Review: Sumptuously reimagined Mulan turns Disney princess into a true warrior
I'm on record as not being a huge fan of Disney's live-action remakes, but Mulan, the studio's live-action remake of the 1998 animated film, is a welcome exception to that personal sentiment. This isn't just a lazy frame-by-frame copy cat of the original (looking at you, live action The Lion King). Part historical drama and part superhero origin story, it's an inventive re-imagining that owes as much to the Chinese source material as to its animated predecessor, transforming the character from a feisty tomboyish Disney princess into a fierce true warrior.
(Some spoilers below the gallery.)
As I've noted previously, both films are based on the Chinese legend "The Ballad of Hua Mulan," which tells the story of a young woman in the Northern Wei era (spanning 386-536 CE) who takes her father's place when each family is required to provide one male to serve in the emperor's army. In this version, Hua Mulan is already a well-trained fighter, and she serves for 12 years, although the ballad skips over the details of her military exploits. When she finally returns home, she removes her uniform and meets her war comrades as a woman, who express astonishment that they had never suspected. Mulan explains that if you just see a rabbit in a field, you can't tell whether it's male or female.
Disney's animated film broadly followed the traditional storyline, except Mulan is not well-trained when she first runs away. The film also added a love interest, a lucky cricket, a goofy dragon representative of the family ancestors named Mushu (hilariously voiced by Eddie Murphy), and a catchy original soundtrack. Mulan was released to critical acclaim, grossing $304 million worldwide and earning Golden Globe and Oscar nominations. (It should be noted, however, that Chinese audiences didn't much care for Disney's vision, dismissing it as too Westernized. It only grossed $1.3 million in that region.)
This new live-action version, directed by Niki Caro (Whale Rider), also preserves the traditional storyline, although it eschews the goofy, family-friendly humor and musical numbers in favor of a more serious tone. While some fans might miss those elements—there's been a lot of hand-wringing over the exclusion of Mushu, for instance, because Chinese audiences really didn't like the character—Caro has skillfully woven in nods to the animated film in her own interpretation of the legend. That includes the songs: their musical phrasing wafts throughout the elegant soundtrack composed by Harry Gregson Williams. Per the official premise:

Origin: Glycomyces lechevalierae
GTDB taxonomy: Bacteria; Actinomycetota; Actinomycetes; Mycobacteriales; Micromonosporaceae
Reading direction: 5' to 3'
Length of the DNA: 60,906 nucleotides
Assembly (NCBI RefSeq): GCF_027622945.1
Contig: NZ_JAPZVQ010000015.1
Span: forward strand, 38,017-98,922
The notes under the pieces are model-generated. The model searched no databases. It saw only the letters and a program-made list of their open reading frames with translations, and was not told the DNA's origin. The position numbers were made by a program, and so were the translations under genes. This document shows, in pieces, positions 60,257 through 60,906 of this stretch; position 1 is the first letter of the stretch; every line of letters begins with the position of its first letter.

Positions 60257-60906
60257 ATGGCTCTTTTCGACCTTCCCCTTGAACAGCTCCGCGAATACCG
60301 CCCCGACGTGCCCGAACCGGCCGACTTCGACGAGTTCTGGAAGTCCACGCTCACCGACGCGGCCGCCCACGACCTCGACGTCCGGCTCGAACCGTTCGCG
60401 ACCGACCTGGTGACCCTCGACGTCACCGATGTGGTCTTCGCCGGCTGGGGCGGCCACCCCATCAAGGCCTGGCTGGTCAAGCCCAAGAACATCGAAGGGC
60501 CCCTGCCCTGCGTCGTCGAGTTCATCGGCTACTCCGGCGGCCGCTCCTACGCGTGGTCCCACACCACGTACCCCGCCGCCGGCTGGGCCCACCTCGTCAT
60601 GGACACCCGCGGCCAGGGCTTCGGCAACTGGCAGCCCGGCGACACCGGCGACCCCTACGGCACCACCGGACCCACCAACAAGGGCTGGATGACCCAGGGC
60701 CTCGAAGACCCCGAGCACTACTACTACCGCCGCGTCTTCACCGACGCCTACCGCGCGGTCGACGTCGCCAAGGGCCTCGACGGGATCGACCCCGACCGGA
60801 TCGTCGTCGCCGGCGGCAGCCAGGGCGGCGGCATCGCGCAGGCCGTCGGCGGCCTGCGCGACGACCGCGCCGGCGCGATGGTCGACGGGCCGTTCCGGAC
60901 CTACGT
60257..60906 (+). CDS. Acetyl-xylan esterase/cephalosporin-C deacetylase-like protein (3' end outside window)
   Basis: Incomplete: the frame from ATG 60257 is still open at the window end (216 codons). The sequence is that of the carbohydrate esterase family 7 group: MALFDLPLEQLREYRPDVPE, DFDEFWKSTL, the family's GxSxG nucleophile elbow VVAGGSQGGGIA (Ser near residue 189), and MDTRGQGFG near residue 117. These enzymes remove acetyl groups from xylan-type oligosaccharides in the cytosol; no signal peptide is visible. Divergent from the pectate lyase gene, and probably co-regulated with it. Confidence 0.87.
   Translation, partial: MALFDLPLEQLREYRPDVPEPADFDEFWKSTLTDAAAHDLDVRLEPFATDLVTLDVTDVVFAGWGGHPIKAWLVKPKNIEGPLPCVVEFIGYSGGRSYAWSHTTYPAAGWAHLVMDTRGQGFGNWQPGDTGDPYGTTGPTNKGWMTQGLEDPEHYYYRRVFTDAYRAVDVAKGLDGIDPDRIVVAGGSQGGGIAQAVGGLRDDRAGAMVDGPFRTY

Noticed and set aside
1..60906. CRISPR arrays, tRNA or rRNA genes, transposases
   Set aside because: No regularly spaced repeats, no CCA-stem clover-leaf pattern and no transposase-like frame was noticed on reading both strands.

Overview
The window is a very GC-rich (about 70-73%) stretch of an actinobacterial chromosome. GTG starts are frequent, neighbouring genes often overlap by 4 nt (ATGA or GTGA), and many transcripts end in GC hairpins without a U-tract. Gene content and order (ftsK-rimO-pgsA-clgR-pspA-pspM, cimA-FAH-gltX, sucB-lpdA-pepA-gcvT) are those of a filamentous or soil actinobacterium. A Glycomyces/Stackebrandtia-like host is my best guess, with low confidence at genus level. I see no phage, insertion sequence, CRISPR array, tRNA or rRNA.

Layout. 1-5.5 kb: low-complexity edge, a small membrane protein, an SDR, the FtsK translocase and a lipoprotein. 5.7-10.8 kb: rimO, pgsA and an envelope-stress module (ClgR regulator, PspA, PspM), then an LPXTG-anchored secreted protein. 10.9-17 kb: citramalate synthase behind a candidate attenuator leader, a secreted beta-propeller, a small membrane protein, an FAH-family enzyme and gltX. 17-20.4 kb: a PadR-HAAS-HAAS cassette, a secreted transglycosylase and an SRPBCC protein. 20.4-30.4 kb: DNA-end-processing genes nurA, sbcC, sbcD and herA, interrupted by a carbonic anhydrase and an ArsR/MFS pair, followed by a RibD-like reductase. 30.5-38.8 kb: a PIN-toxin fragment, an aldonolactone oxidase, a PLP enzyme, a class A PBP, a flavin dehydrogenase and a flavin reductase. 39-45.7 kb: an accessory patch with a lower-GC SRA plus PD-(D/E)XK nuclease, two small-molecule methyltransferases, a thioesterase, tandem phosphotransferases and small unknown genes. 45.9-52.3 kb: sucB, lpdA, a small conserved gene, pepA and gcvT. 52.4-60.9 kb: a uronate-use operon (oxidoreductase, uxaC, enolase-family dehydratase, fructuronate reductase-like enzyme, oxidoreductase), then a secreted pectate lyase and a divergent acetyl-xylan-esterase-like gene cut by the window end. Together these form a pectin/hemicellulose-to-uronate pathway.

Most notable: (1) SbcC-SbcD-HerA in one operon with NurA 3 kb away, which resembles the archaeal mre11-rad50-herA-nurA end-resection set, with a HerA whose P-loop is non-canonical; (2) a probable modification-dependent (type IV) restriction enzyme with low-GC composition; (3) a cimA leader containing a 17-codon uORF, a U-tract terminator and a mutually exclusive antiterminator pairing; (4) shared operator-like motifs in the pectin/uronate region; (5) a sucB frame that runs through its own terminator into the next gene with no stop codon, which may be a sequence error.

When the Emperor of China issues a decree that one man per family must serve in the Imperial Army to defend the country from Northern invaders, Hua Mulan (Liu Yifei, The Forbidden Kingdom), the eldest daughter of an honored warrior, steps in to take the place of her ailing father. Masquerading as a man, Hua Jun, she is tested every step of the way and must harness her inner-strength and embrace her true potential. It is an epic journey that will transform her into an honored warrior and earn her the respect of a grateful nation…and a proud father.
The film starts off slowly, lingering over every exquisitely realized detail. Frankly, the script lays on the shaming of Mulan for not being womanly enough pretty thick in the earliest scenes. (We get it, ancient China was a big-time patriarchy.) But this awkwardness fades, and quite quickly. The cinematography, stunt work, and costume design are breathtaking, and Caro teases out powerful performances from her actors, which include some well-known names in Asian cinema.
Caro has incorporated several classic scenes from the 1998 film: Mulan chasing a rogue chicken into the family temple, creating havoc; the disastrous meeting with a matchmaker; an army training montage; the interruption of Mulan's midnight bathing while hiding her identity; and Mulan setting off an avalanche to defeat Böri Khan (Jason Scott Lee, The Jungle Book) and his invading Roaran warriors. These are not slavish recreations; Caro has added her own touch to the scenes, slightly tweaking some, while others are more significantly altered.
"Qi is for boys"
Perhaps the biggest difference from the 1998 version is that this Mulan isn't just your average tomboy from a rural village. She has a super power: Read More – Source